Canadian Conference of Bishops pledge $30M for survivors of residential schools 

By Stephanie Taylor


OTTAWA-The Canadian Conference of Catholic Bishops is pledging to fundraise $30 million for projects to help residential school survivors heal from their trauma.

President Raymond Poisson says it was made clear at a gathering last week that Catholic entities need to do more to address the historical wrongs done to Indigenous people through residential schools and the suffering former students experienced.

Catholic leaders have been under pressure to properly compensate survivors under the Indian Residential School Survivor Agreement after it was reported less than $5 million had been raised out of a $25 million goal.

The commitment of $30 million in funding comes after the Canadian bishops group issued an apology last week for the abuses committed by those in the church

AFN National Chief RoseAnne Archibald said in a statement “the financial commitment made by the Bishops of Canada today is welcomed, however, I must acknowledge that it is long overdue. Due to previous financial promises by the church not being met, I sure the Bishops will understand First Nations skepticism and mistrust about their commitments.The Assembly of First Nations is looking for a further assurances that these funds, each and every dollar, will go directly to the healing initiatives for the survivors and intergenerational survivors.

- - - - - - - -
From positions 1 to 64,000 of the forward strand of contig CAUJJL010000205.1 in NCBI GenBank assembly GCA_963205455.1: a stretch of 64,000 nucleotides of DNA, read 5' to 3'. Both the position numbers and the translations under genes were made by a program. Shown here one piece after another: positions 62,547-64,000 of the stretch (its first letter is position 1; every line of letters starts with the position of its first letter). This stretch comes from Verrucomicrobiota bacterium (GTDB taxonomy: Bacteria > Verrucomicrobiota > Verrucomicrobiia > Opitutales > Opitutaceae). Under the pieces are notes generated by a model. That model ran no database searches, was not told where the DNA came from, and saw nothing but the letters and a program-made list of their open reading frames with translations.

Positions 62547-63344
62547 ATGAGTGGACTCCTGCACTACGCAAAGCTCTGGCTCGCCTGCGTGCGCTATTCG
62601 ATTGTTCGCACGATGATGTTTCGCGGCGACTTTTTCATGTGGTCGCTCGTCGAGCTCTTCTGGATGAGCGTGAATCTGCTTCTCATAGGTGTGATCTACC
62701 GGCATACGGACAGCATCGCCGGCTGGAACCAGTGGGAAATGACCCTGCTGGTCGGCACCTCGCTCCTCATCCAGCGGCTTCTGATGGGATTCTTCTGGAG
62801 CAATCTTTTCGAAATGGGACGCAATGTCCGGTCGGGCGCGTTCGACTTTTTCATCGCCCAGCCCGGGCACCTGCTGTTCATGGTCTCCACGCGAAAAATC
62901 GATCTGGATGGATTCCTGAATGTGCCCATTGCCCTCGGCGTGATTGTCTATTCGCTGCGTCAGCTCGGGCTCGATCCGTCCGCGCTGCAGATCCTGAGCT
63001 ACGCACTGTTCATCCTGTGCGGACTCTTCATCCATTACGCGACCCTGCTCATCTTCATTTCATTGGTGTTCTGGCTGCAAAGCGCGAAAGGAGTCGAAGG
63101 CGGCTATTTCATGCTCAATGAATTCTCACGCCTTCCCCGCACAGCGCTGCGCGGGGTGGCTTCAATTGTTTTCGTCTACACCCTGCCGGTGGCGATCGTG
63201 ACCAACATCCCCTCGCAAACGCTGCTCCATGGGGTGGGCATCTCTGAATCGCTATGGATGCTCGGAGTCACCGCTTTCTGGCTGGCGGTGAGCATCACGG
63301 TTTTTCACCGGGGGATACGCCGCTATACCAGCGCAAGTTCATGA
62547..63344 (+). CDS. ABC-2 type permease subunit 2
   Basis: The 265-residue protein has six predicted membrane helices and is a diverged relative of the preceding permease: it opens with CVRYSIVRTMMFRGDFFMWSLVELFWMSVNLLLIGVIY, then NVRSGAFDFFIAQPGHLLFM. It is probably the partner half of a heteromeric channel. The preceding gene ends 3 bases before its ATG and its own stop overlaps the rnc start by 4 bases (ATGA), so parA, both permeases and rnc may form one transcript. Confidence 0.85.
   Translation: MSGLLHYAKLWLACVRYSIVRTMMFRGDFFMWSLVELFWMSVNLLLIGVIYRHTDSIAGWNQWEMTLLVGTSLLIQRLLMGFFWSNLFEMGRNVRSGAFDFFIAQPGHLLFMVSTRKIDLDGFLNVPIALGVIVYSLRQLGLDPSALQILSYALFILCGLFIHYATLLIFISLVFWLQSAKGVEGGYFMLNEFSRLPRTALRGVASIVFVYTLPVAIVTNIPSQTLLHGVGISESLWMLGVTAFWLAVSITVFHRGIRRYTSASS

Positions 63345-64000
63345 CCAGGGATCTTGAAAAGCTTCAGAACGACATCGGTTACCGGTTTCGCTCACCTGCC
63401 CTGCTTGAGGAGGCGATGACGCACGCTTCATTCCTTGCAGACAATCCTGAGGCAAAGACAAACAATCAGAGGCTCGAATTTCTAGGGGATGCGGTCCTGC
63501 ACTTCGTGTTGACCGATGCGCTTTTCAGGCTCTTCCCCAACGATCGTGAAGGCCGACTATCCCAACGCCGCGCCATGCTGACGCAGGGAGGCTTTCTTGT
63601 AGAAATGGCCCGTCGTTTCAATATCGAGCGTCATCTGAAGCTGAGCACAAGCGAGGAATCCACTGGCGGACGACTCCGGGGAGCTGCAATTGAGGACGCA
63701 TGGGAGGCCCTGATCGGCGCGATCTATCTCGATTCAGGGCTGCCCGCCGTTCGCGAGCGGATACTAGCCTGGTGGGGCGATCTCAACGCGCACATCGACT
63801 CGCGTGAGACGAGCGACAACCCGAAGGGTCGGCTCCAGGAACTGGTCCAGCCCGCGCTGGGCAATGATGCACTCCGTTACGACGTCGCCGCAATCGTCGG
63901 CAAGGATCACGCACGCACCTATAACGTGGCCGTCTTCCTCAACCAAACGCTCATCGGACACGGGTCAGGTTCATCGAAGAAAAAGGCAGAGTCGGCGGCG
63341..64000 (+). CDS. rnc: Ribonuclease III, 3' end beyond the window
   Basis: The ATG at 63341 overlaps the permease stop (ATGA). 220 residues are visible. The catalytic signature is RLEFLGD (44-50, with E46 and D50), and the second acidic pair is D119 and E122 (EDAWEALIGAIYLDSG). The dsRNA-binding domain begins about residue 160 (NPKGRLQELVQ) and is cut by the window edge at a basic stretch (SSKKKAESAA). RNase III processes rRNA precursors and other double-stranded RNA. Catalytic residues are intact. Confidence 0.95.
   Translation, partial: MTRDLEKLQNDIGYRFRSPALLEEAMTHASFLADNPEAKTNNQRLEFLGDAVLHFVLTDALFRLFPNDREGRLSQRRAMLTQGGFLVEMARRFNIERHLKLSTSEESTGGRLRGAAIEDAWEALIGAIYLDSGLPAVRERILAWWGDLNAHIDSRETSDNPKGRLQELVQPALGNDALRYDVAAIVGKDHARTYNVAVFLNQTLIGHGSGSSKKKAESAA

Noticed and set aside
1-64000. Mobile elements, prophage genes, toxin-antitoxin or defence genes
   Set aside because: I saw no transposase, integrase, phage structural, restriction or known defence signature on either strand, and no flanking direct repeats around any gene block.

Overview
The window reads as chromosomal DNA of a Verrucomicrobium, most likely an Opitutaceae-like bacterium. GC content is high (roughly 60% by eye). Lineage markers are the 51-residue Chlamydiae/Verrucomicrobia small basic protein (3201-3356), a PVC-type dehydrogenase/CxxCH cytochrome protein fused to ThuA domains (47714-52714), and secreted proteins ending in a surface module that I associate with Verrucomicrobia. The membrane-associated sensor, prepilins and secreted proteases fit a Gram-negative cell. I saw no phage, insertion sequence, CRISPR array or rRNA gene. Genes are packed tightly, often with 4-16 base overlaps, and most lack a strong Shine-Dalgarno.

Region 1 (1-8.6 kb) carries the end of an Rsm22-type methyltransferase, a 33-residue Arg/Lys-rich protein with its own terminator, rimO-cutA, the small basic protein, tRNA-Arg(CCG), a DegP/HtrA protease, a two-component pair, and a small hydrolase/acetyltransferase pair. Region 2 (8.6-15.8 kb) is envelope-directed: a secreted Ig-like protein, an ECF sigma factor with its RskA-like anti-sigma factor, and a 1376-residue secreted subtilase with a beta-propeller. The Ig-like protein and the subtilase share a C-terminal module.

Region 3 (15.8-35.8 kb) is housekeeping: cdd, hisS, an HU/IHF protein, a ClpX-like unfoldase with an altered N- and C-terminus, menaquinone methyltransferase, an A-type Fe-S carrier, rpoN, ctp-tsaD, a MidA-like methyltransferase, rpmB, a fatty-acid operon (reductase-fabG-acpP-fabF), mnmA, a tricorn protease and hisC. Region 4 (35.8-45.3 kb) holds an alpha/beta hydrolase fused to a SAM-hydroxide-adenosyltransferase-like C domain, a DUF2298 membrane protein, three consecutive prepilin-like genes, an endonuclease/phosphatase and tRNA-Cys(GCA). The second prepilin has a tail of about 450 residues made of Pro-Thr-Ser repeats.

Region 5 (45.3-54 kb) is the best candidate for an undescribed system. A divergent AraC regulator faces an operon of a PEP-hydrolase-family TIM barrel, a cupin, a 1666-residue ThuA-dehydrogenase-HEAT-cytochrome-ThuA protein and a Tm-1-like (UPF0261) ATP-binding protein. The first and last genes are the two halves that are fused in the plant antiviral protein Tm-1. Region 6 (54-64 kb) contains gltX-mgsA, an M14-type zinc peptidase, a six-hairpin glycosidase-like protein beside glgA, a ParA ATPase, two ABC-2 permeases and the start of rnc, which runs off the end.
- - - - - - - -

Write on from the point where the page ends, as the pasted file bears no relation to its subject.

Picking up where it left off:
As National Chief, I will be reaching out to Bishops of Canada to ensure that First Nations are part of the development of the national principles and strategy, timelines, and the public communication as stated in their announcement.  I appreciate that they understand the principle of “nothing about us, without us.”

We’re no longer accepting hollow apologies. Concrete actions and changed behaviour are essential as we walk the healing path forward.”

Indigenous leaders are set to meet with Pope Francis in December at the Vatican to ask that he come to Canada to deliver an apology to survivors as called for by the Truth and Reconciliation Commission of Canada.

In a statement Tuesday, the Assembly of Manitoba Chiefs says it’s conflicted by the apology, but acknowledged it as a first step the Catholic Church needs to take to provide reparations to First Nations.

“I am hesitant, as I am sure many others would feel, to fully accept the apology of the bishops on behalf of my family,” Grand Chief Arlen Dumas said in a statement.

“Perhaps if the apology was made in person by the bishops to the former students, then it may be more meaningful and be more sincere.

As many others impacted by the legacy of (residential schools) would likely agree, I feel an in-person apology would help First Nations with achieving a lasting justice rather than a written statement delivered through the media.”


This report by The Canadian Press was first published Sept. 28, 2021.

Add Your Voice

Is there more to this story? We'd like to hear from you about this or any other stories you think we should know about. Contribute your voice on our contribute page.